UND professor quits over denied Dakota Access pipeline seminars
Pat Sweeney | Oct 26, 2017 AT 5:15 pm
A University of North Dakota journalism professor says he's quitting because the school would not let him conduct seminars on the Dakota Access oil pipeline protest.
Mark Trahant says he was put in charge of a journalism lecture series and proposed two pipeline protest topics that were rejected. Last year, he wanted to hear from reporters who covered the protests. This year, he suggested talking about how the protest played out on social media.
Trahant didn't say specifically who turned down his requests, other than to say "it went up to both the provost's and president's office."
Peter Johnson, a spokesman for University of North Dakota President Mark Kennedy, issued the following statement:
Mark Trahant is a highly respected journalist and communication faculty member, as evidenced by the fact he has been made a member of the American Academy of Arts and Sciences and has been named an editor for an upcoming 2018 edition of Dædalus, the Journal of the American Academy of Arts & Sciences. We are sorry to learn that he has decided not to continue with the University of North Dakota.
The University of North Dakota senior administration has never, to my knowledge—and that includes conversations in the past two days, expressed any fear of retaliation by the North Dakota Legislature or by North Dakota legislators related to academic content. Nor has the North Dakota Legislature or any North Dakota legislators ever, in my experience, given the University of North Dakota any indication that there should be cause for any fear.
The University has engaged in all sorts of topics in ways that explore the full spectrum of positions related to those topics. In fact, President Mark Kennedy and First Lady Debbie Kennedy founded the Eye of the Hawk Lecture Series to explore all kinds of issues from all angles. The lecture series was developed with the notion that you have to be able to look at a topic from all angles to broaden your views, in the same way that a flying hawk sees landscapes without the artifice of political boundaries.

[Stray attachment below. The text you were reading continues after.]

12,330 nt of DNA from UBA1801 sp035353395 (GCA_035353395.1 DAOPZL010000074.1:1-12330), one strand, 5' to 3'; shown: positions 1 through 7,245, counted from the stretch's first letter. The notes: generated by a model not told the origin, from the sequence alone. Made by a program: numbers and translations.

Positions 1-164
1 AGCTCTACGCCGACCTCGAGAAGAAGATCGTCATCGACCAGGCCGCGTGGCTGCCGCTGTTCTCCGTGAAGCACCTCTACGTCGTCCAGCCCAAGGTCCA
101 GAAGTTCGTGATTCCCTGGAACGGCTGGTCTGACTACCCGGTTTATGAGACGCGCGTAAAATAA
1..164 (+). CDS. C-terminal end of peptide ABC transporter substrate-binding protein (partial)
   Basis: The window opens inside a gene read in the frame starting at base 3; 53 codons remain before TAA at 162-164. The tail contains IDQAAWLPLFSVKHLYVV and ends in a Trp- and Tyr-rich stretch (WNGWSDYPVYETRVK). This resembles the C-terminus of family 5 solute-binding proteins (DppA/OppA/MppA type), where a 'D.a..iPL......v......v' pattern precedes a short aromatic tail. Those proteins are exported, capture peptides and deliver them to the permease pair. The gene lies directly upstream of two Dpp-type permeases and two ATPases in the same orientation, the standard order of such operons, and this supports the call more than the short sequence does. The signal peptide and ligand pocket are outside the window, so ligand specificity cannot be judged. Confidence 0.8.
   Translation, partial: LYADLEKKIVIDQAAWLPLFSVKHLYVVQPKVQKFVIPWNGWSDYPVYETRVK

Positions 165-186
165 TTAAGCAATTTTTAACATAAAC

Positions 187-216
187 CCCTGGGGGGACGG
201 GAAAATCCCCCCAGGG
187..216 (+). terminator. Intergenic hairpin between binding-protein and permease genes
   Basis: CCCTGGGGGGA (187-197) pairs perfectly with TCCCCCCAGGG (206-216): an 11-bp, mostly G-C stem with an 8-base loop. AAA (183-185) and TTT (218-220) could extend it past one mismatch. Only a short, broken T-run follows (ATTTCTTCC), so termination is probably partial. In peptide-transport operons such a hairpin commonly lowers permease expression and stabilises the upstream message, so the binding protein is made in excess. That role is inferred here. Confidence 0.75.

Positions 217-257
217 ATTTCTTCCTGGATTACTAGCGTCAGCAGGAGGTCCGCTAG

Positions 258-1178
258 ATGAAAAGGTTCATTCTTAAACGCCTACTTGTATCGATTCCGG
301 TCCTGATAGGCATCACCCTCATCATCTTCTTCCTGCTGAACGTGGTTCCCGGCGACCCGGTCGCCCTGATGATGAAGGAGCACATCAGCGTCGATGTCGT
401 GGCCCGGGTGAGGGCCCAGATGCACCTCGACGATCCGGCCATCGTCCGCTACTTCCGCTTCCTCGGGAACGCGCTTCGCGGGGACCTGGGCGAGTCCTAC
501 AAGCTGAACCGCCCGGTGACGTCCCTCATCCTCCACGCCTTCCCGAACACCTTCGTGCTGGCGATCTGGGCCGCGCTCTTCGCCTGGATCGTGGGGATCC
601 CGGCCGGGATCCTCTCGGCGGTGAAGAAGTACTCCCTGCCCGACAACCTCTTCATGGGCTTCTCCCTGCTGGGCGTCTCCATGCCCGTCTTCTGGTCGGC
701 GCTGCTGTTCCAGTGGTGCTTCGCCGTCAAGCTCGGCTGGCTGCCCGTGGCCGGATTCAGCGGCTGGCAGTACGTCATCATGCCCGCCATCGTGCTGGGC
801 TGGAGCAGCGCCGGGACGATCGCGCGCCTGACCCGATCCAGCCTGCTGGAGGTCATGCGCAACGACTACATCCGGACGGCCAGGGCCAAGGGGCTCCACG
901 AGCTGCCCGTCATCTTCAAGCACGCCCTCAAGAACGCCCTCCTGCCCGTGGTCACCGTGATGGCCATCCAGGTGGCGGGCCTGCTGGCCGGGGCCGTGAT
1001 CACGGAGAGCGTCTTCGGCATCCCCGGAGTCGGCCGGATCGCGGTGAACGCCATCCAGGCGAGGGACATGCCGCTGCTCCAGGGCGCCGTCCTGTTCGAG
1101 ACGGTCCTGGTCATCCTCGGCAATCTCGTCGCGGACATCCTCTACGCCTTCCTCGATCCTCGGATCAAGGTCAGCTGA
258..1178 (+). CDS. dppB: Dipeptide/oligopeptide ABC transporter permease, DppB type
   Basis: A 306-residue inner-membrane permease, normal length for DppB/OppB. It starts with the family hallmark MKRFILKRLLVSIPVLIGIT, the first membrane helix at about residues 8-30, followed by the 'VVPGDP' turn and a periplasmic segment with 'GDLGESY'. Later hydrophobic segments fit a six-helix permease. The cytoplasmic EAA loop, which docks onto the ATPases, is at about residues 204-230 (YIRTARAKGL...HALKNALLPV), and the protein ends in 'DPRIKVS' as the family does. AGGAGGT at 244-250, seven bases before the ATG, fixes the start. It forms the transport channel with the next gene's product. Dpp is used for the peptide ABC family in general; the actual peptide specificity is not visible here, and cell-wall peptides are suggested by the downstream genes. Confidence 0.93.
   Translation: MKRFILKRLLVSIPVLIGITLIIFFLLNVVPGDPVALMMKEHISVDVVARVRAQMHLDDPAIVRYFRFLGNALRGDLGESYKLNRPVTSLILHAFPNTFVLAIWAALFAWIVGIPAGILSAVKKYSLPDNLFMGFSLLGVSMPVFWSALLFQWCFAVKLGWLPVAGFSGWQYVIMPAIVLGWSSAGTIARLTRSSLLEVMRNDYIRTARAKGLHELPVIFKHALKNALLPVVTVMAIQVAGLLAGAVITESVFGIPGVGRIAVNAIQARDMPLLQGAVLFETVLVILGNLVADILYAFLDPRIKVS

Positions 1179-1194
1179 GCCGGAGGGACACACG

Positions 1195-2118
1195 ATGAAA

At the same time, the university has to make decisions about expenditures. Not every lecture topic is funded by the university, particularly in times of fiscal constraint. That doesn’t preclude individuals from seeking alternative funding sources. In this instance, there was concern expressed at the college level about using university funding at this time for the activities proposed by Mark Trahant. The topic wasn't new to the North Dakota University System. There had been a session on DAPL during the NDUS Fine Arts and Humanities Summit in September 2016.
So, to be clear: President Kennedy didn't know about, hadn't heard anything about, Mark Trahant's proposed events until the question was raised by media Thursday. President Kennedy regrets that there is any perception that the university would have prevented a faculty-led activity from taking place based on perceived fears of legislative response. In fact, although President Kennedy still likely doesn't know exactly what Mark Trahant had in mind (nor do I, but nor have I visited with Mark Trahant about it), President Kennedy does like the idea of an event that takes a balanced look at the DAPL issue.
Finally, I know Mark Trahant and admire him. I am (and we, as an institution, are) sorry to learn that he has decided to not continue at the end of his term. I wish him the best.
Peter B. Johnson
Interim Vice President for University & Public Affairs
Media Relations Coordinator/Community Relations Officer
Division of University and Public Affairs